Friday, June 12, 2020

The Coronavirus: Must We Lose, Give Up on It, or Fail the Marshmallow Test?

United States response to the COVID-19 pandemic is now solidly in a new phase.  We’re past the time when mandated closings dictated what we could or could not do, and are moving on into “reopening.”  With that, there has been a flurry of views suggesting we, collectively, are not doing so well. 

When Paul Krugman said “America Fails the Marshmallow Test” in the June 9th New York Times, he referred to “a famous psychological experiment that tests children’s willingness to delay gratification” by offering them one marshmallow now or two in 15 minutes.  While “other advanced countries, even hard-hit nations like Italy and Spain” now have sharply reduced new infection rates, “it now looks likely that by late summer we’ll be the only major wealthy nation where large numbers of people are still dying” from the virus.  He named South Korea, one of the most prosperous and densely packed countries in the world, and New Zealand, elsewhere in the news for now having zero cases, as achieving great success by not only getting the most from social distancing but by implementing “a regime of testing, tracing and isolating, quickly identifying any new outbreak, finding everyone exposed and quarantining them until the danger is past.”  He blamed us being “too disunited, with too many people in the grip of ideology and partisanship.”  Americans, judge thyselves.

Avoiding the latter, columnist Ross Douthat, in the June 7th edition of that same publication, came out with “Why the Coronavirus Is Winning.”  He quoted a computer science doctoral student (of all people) reminding us that all the organism “wants is targets,” is totally unaware of and unresponsive to “the elaborate social nuances humans have carved out through patterns of communication, representation and discourse,” and in the process “has exposed how much of Western society… is permeated with influential people who have deluded themselves into thinking that their ability to manipulate words, images and sounds gives them the ability to control reality itself.”  Douthat tracked resistance to avoiding coronavirus exposure as starting from Republicans, “who embraced the idea that economic carnage was just the result of misguided government policy,” despite crashing demand being roughly concurrent with legal restrictions, and, after George Floyd’s death, moving “to the public health establishment, many of whose leaders are tying themselves in ideological knots arguing that it is not only acceptable but essential, after months circumscribing every sort of basic liberty, to encourage mass gatherings to support one particular just cause.”  With those most responsible for objective public policy now infected, so to speak, Douthat proclaimed that “there will be no further comprehensive attempt to fight the virus.”  At the least, we must prepare for that possibility.

Observing the same variable standard began “America is Giving Up on the Pandemic,” by Alexis C. Madrigal and Robinson Meyer in The Atlantic on June 7th.  They say “Americans may wish the virus to be gone, but it is not,” as, outside the Northeast, “cases have only plateaued,” and “there’s no point in denying the obvious:  Standing in a crowd for long periods raises the risk of increased transmission of SARS-CoV-2,” with head epidemiologist Anthony Fauci calling these protests and subsequent police actions “a perfect set-up” for virus proliferation.  As well, United States residents “never stayed at home to the degree that most Europeans have.”  Overall, per Madrigal and Meyer, “the problems with our response to the pandemic reflect the problems of the country itself” – I add that they also illuminate cultural differences, specifically our higher independence and risk-taking, the same things that assure that our life expectancy will not match the likes of those in Japan or Norway.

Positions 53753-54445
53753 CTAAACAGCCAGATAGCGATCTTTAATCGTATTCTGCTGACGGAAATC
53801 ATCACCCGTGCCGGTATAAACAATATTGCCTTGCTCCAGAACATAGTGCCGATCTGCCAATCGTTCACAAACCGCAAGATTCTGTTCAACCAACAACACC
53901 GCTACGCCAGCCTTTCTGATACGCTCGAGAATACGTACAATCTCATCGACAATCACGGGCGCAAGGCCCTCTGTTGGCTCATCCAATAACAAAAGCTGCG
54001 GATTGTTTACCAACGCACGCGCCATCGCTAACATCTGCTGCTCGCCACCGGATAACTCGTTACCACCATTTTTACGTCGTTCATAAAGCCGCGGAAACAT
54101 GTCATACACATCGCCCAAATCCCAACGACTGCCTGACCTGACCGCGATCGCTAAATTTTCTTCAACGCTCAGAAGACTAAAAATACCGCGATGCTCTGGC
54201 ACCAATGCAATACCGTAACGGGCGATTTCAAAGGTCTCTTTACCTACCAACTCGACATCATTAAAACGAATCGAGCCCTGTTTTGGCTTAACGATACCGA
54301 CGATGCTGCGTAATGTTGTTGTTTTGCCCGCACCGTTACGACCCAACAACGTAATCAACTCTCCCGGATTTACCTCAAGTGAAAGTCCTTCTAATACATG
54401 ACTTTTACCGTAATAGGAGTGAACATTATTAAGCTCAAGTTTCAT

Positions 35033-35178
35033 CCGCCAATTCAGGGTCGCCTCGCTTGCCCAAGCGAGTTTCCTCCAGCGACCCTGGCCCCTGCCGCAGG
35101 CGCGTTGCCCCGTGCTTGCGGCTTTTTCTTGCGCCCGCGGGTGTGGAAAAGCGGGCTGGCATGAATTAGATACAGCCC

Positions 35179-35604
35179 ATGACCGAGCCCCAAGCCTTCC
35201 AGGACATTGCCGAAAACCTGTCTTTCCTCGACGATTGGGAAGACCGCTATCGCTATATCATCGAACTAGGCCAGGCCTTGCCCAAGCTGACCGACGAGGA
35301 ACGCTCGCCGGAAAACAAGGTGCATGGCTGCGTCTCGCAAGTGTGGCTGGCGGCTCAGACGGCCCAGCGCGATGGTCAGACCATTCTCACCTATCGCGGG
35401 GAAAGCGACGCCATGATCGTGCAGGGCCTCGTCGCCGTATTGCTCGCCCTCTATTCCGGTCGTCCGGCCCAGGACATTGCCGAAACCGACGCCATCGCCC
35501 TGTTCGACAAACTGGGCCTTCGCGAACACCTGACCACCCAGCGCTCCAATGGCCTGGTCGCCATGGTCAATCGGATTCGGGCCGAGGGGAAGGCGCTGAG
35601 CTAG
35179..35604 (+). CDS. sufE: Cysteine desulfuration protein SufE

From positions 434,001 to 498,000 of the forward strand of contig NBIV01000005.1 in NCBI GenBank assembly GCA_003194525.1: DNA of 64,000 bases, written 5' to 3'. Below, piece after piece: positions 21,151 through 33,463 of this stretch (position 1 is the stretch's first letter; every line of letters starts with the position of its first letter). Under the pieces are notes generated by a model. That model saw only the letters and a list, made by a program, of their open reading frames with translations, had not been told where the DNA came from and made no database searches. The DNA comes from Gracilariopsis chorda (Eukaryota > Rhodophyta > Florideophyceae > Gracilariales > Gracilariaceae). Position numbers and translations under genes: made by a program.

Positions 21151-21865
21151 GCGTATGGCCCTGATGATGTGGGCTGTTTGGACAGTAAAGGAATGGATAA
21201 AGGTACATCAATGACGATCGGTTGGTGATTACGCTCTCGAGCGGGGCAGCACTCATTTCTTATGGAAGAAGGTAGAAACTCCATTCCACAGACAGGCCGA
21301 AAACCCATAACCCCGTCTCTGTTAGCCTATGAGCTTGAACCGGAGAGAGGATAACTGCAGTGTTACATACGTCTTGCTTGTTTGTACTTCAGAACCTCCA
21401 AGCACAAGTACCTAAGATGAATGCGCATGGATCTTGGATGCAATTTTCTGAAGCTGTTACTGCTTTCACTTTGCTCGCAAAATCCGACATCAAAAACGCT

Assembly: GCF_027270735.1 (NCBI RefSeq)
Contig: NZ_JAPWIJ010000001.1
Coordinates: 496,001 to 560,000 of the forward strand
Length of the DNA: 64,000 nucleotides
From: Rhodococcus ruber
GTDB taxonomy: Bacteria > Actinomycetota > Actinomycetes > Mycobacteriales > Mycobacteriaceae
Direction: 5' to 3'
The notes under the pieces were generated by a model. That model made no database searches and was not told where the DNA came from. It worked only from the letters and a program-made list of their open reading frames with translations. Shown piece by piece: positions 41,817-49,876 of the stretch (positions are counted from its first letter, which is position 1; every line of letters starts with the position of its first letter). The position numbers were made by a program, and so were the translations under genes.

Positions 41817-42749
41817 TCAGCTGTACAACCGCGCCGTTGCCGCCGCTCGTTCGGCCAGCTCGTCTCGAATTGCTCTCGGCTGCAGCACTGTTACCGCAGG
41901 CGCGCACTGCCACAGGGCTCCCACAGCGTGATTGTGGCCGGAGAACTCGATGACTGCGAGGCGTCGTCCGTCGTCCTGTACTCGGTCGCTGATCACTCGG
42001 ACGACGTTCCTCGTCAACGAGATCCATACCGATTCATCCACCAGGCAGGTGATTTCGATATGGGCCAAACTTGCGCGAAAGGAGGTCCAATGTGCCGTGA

Overall, our chance of getting or giving the coronavirus is now, more than ever, a function of our individual choices.  A great-seeming article idea, which precipitated “When 511 Epidemiologists Expect to Fly, Hug and Do 18 Other Everyday Activities Again” by Margot Sanger-Katz, Claire Cain Miller and Quoctrung Bui in the June 8th New York Times, was neutralized by respondents’ overriding view that it would depend on availability of “an effective vaccine or treatment,” but still provided worthwhile information.  Activities least likely for quick epidemiologist resumption were “sporting events, concerts and plays,” with most expecting to pass them up for more than a year.  “Weddings and funerals,” “airplanes,” and “visiting the elderly” were the most mixed and controversial.  But our own preferences and situations must dictate.  For me, I expect to fly within the year, but think my Chewbacca hairstyle is a small price to pay for avoiding close contact with someone who has had that with many others.  Group protest marches are out, but I can walk for exercise without a mask all I want, as here I rarely get within 20 feet of other pedestrians let alone 6.  As carryout is fine, I don’t want to eat at even a virus-modified restaurant.  You need to think about your own choices, as this thing isn’t ending soon and the law won’t protect you anymore.  Just don’t catch yourself settling for one marshmallow now instead of two soon, as the answer to the title question is “no.”

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